June 21, 1995 - Issue: Vol. 141, No. 102 — Daily Edition104th Congress (1995 - 1996) - 1st Session
SENATE RESOLUTION 138--RELATIVE TO THE CONFLICT IN KASHMIR; Congressional Record Vol. 141, No. 102
(Senate - June 21, 1995)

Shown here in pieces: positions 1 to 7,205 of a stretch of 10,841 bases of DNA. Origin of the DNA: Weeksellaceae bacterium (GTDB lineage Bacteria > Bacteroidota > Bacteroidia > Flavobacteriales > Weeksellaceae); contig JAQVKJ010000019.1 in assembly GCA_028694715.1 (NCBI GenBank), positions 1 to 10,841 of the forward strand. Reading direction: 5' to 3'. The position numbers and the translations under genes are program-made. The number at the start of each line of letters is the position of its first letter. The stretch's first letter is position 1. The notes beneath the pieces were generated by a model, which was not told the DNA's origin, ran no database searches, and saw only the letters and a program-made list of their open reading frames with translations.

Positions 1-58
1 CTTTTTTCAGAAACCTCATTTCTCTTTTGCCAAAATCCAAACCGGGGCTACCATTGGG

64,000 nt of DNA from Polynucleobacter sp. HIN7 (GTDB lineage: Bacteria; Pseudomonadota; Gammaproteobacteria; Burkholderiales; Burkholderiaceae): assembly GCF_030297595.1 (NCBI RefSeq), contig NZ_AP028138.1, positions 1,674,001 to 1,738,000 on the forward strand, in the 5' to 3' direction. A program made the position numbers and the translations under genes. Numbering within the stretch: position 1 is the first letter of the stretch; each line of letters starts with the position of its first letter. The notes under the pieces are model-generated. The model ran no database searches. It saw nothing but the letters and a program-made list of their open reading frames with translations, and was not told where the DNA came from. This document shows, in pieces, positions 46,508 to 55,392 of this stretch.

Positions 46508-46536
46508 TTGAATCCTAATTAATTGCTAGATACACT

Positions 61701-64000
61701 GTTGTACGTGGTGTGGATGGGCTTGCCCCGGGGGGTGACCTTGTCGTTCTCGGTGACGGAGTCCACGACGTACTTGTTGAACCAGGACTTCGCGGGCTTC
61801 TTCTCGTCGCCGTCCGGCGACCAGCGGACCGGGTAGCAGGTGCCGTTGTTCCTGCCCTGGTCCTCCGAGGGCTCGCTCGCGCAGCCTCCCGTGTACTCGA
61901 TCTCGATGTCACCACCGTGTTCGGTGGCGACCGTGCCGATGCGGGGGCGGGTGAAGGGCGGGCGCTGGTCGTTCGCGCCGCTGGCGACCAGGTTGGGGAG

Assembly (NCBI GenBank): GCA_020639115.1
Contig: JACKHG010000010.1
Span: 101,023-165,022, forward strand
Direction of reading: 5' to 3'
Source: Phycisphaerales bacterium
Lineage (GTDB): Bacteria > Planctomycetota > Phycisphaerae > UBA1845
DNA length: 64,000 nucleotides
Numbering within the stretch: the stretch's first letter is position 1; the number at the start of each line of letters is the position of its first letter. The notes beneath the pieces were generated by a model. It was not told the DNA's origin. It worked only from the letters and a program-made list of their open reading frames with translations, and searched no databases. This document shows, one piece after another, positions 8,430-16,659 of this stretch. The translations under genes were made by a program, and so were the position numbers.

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[Pages S8825-S8826] From the Congressional Record Online through the Government Publishing Office [www.gpo.gov] SENATE RESOLUTION 138--RELATIVE TO THE CONFLICT IN KASHMIR Mr. HELMS (for himself, Mr. Leahy, and Mr. Reid) submitted the following resolution; which was referred to the Committee on Foreign Relations: S. Res. 138 Whereas U.S. policy calls for a solution to the conflict in Kashmir through negotiations between India and Pakistan taking into account the wishes of the Kashmiri people to choose legitimate representatives to negotiate on their behalf; Whereas India and Pakistan have fought two wars over Kashmir and tensions in the region remain high; Whereas both India and Pakistan have nuclear weapons programs and possess sophisticated means to deliver such weapons; Whereas reports indicate widespread human rights abuses in Kashmir, resulting from the excessive use of force by Indian military and paramilitary forces and acts of violence by Kashmiri militants; Whereas the Indian parliament did not renew the Terrorists and Disruptive Activities Act, thereby improving prospects for the rule of law in Kashmir; Whereas the All Parties Hurriyet (Freedom) Conference was organized to engage in negotiations with Indian and Pakistani authorities without precondition; Whereas in January 1994 the United States Institute of Peace (USIP) brought together representatives from India, Pakistan and Kashmir to engage in a dialogue for peace; Whereas the USIP concluded that, ``It is essential that people of Jammu and Kashmir be central participants in this political process, along with the governments and citizens of India and Pakistan.'' Whereas the recent destruction of the mosque and the razing of the town of Charar-i-Sharief in Kashmir have reinforced the urgent need for such a dialogue; Resolved, That the Senate-- (1) condemns the use of excessive force by Indian military and paramilitary forces in Kashmir and similarly condemns acts of violence by Kashmiri militants; (2) welcomes the release from detention of Kashmiri political leaders and urges that the government of India take further steps to respond to human rights concerns, including: Prosecuting security personnel involved in abuses of human rights; Permitting international human rights groups such as Amnesty International access to Kashmir; and Permitting international humanitarian groups access to detention and interrogation centers in Kashmir; (3) welcomes the expiration of the Terrorist and Disruptive Activities Act and urges the government of India to take further steps to safeguard the Kashmiri people's right to due process; (4) welcomes steps taken by the government of Pakistan to reduce its support for Kashmiri militants, and urges the government of Pakistan to take further steps, including using its influence with private Pakistani sources, to stop the acts of intimidation and violence by Kashmiri militants; (5) calls on the governments of India and Pakistan to enter into negotiations with legitimate representatives of the people of Jammu and Kashmir to resolve the conflict peacefully; (6) urges the Administration to work to facilitate negotiations for a peaceful settlement of the conflict in Kashmir. Mr. HELMS. Mr. President, I send a resolution to the desk for appropriate referral. It addresses the precarious situation growing out of two nuclear-armed nations facing each other on the South Asian subcontinent. During the past 50 years, the two nations have gone to war twice, and barely avoided doing so again in 1990. The dispute over the State of Kashmir continues to fester, and India and Pakistan are nowhere near resolving their differences. Kashmir could easily ignite a nuclear conflagration, and it would be difficult to imagine a greater interest by the United States than preventing such a terrifying tragedy. Mr. President, exacerbating the tensions in the region is a pattern of gross violations of the Kashmiri people's basic human rights. More than 20,000 Kashmiris have been killed in the past 6 years, and the people of Kashmir continue to endure daily abuses, most often at the hands of the Indian Army and security forces. The State Department's 1994 Report on Human Rights lists ``extrajudicial executions, torture and reprisal killings'' as common tactics used by Indian Government forces. Only last month, Mr. President, a battle between militants and Indian troops in the town of Charar-i-Sharief started a fire that destroyed 1,000 homes, and a 600-year-old mosque that is Kashmir's most important Moslem shrine. The blaze also displaced nearly 25,000 people. The resolution Senator Leahy, Reid, and I are offering speaks directly to the very serious issues that confront the people of Kashmir. It decries human rights abuses perpetrated by both Indian security forces and Moslem militants. It also speaks to the root of the threat to South Asia and to the United States--the failure to negotiate a settlement to the Kashmiri dispute. Since 1972, India and Pakistan have worked through the Simla framework: bilateral negotiations to resolve bilateral problems, including Kashmir. After 23 years, it is time to admit failure. Negotiations will not succeed without the involvement of the Kashmiri people. The resolution that Senator Leahy and I are introducing today asks that the Kashmiri people, through the peaceful voice of their Hurriyet Council, be represented in any negotiations on the future of Kashmir. Kashmir must not be ignored; it will come back to haunt us all. I urge Senators to support not only this resolution, but more importantly, this cause. Mr. LEAHY. Mr. President, I rise in support of the resolution on Kashmir submitted today by Senator Helms, which I am cosponsoring along with Senator Reid. The situation in Kashmir has been a continuing concern of mine for many years. I am a friend of India, a country of nearly a billion people with great cultural and religious diversity and a myriad of problems. I have long believed that the United States and India have a tremendous amount to gain from closer relations. But I have been very disturbed by the excessive use of force by India's security forces in Kashmir, which has resulted in the detention, torture, and death of thousands of civilians. I am also very disturbed by the Pakistan Government's continuing assistance to the Kashmiri militants who have also been guilty of atrocities. I am cosponsoring this resolution because I believe it is balanced, and because I believe the recommendations it contains are in the interests of India and Pakistan, and the Kashmiri people. It condemns acts of violence by both the Indian security forces and Kashmiri militants, and it welcomes the decision of the Indian Government to release Kashmiri political leaders who had been imprisoned. Further, it urges the Indian Government to respond to continuing human [[Page S 8826]] rights violations in Kashmir. Specifically, the resolution calls for prosecution of those responsible for human rights violations, since far too often those implicated in abuses have gone unpunished, and it requests the Indian Government to permit international human rights and humanitarian groups access to Kashmir. This is long overdue. In addition, the resolution recognizes the Pakistani Government's efforts to reduce its support for Kashmiri militants, and calls on the Pakistani Government to take further steps including using its influence with private Pakistani sources to stop the acts of intimidation and violence by Kashmiri militants. A recent report by the Arms Project of Human Rights Watch described the flow of military assistance from Pakistan that has contributed to the violence and bloodshed in Kashmir. The resolution does not express a position on what the future status of Kashmir should be. Rather, we urge the Indian and Pakistani Governments to enter into negotiations with legitimate representatives of Jammu and Kashmir in order to resolve the conflict in a peaceful manner. It is widely recognized that there is no military solution to the Kashmir conflict. It is long past time that the various parties with an interest in the future of Kashmir engaged in a serious dialogue to end the violence. Mr. President, this is a balanced resolution that seeks to encourage and support a search for peace in Kashmir, and I want to thank the Senator from South Carolina, the chairman of the Foreign Relations Committee, for the constructive role he played in the drafting of the resolution. Our goal is to diffuse tensions in a dangerous region and to help resolve a bloody conflict that has caused enormous suffering over many years. The resolution should pass unanimously. ____________________